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Spotify is getting into podcasting in a big way, as the music-streaming giant today announced its intentions to acquire Gimlet Media and Anchor. Terms of the deals were not disclosed.
Reports that Spotify was looking to double down on its podcasting efforts by snapping up Gimlet had been circulating for a while. Founded in 2014, Gimlet is a New York-based podcast studio and network with around $28.5 million in funding, and although official figures have not been disclosed, reports have pegged this specific deal at around $200 million. As Gimlet is a major podcast-specific production company, this deal could go some way toward helping Spotify move into more original audio content.
Founded out of New York in 2015, Anchor is one of a number of podcasting startups that make it easy for anyone to record audio on the move and distribute the recording directly from their smartphone. It has raised around $15 million in funding, including a $10 million series A round led by Alphabet’s investment arm, GV.
While the Anchor deal is a little more of a curveball, the duo have already integrated their platforms in the past — following a platform redesign last year, Anchor allowed podcasters to distribute their recordings directly to Spotify, among other streaming services.
Today’s news positions Spotify squarely against the likes of Apple and Google, both of which have been investing in the podcasting realm through dedicated analytics products and original content. Spotify is no stranger to original podcasting content itself, but these acquisitions ramp things up a notch — not just by increasing its in-house production capabilities, but also in terms of better enabling creators to monetize their work.
“These acquisitions will meaningfully accelerate our path to becoming the world’s leading audio platform, give users around the world access to the best podcast content, and improve the quality of our listening experience, as well as enhance the Spotify brand,” said Spotify cofounder and CEO Daniel Ek, in a press release.
VC firms have plowed significant investment into podcasting, and for good reason. Last year’s Edison Research Infinite Dial report on podcast listening trends suggested that 26 percent of people in the U.S. alone now listen to at least one podcast each month, up 2 percentage points on the previous year. Moreover, the report found that the number of podcasts people listen to on average rose to seven per week, up from five in 2017.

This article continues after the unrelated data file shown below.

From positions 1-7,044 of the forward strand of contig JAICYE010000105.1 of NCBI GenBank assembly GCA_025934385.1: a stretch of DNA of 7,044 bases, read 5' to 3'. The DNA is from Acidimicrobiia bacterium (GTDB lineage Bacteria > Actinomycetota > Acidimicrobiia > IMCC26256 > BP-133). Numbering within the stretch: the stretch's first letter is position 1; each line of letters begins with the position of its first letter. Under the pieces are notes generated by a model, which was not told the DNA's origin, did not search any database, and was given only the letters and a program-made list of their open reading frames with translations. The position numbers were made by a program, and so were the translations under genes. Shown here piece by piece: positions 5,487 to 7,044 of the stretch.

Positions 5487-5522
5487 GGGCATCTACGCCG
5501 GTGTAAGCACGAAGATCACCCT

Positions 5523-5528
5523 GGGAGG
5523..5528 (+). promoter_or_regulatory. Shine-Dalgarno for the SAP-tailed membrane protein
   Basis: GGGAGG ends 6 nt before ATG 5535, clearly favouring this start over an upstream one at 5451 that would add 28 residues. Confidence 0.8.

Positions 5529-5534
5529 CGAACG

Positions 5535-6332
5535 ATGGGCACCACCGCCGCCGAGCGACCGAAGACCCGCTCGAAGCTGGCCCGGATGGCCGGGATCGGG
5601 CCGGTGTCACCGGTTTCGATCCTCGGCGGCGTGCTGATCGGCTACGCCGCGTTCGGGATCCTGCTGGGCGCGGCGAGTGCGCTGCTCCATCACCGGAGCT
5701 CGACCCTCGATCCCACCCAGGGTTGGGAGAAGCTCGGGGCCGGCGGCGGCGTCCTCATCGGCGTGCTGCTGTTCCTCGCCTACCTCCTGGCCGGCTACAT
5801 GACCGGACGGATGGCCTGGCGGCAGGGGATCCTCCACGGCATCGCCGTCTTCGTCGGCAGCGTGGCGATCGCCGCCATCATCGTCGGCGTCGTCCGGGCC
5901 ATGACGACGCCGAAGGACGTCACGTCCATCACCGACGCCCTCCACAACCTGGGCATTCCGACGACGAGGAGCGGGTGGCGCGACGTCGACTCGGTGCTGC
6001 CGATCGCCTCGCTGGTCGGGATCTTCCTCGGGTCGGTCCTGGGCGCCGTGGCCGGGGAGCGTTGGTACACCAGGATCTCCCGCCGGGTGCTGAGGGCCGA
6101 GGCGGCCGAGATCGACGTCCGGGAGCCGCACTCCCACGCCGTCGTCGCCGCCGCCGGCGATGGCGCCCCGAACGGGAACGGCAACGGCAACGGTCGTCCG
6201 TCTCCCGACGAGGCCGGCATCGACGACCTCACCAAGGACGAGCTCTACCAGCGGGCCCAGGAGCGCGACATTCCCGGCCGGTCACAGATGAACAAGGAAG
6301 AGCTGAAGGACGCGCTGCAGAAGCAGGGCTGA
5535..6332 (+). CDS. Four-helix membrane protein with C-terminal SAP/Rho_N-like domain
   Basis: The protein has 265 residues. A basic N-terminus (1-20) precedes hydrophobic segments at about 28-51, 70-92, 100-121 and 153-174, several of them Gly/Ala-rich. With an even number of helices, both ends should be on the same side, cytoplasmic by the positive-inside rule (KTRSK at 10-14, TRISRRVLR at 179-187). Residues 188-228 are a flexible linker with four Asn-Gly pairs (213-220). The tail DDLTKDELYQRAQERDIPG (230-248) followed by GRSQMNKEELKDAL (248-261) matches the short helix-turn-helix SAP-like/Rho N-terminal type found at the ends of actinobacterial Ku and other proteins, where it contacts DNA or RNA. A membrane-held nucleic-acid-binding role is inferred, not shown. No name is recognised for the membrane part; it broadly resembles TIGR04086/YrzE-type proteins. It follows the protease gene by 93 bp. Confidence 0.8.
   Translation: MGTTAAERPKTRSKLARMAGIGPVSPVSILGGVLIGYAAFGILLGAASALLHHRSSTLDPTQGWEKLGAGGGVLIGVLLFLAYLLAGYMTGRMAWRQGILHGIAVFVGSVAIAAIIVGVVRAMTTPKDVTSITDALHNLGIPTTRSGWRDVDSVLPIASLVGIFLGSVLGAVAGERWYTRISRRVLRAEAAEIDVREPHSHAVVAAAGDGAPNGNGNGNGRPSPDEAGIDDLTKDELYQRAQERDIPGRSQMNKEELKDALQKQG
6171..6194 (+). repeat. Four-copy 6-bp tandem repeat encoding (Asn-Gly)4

The Gimlet and Anchor acquisitions are expected to close later this quarter. In a separate blog post, Ek added that he believes more than 20 percent of all Spotify listening will eventually entail non-music content.
Certainly, Spotify is well positioned to capture this anticipated growth in podcasting. It already operates a subscription and ad-based business, and applying that model to the world of podcasts makes a great deal of sense. Moreover, Spotify offers smart algorithm-based recommendations for music, and it doesn’t take a great leap of imagination to conclude that it will reappropriate this feature for other forms of audio content.
“Just as we’ve done with music, our work in podcasting will focus intensively on the curation and customization that users have come to expect from Spotify,” Ek added. “We will offer better discovery, data, and monetization to creators. These acquisitions will meaningfully accelerate our path to becoming the world’s leading audio platform, give users around the world access to the best podcast content, and improve the quality of our listening experience while enhancing the Spotify brand.”
These new acquisitions will certainly not be Spotify’s last in the field of podcasting — in its Q4 shareholder letter, the company said it has earmarked up to $500 million for similar acquisitions throughout 2019.
In short, Spotify is getting serious about podcasts.
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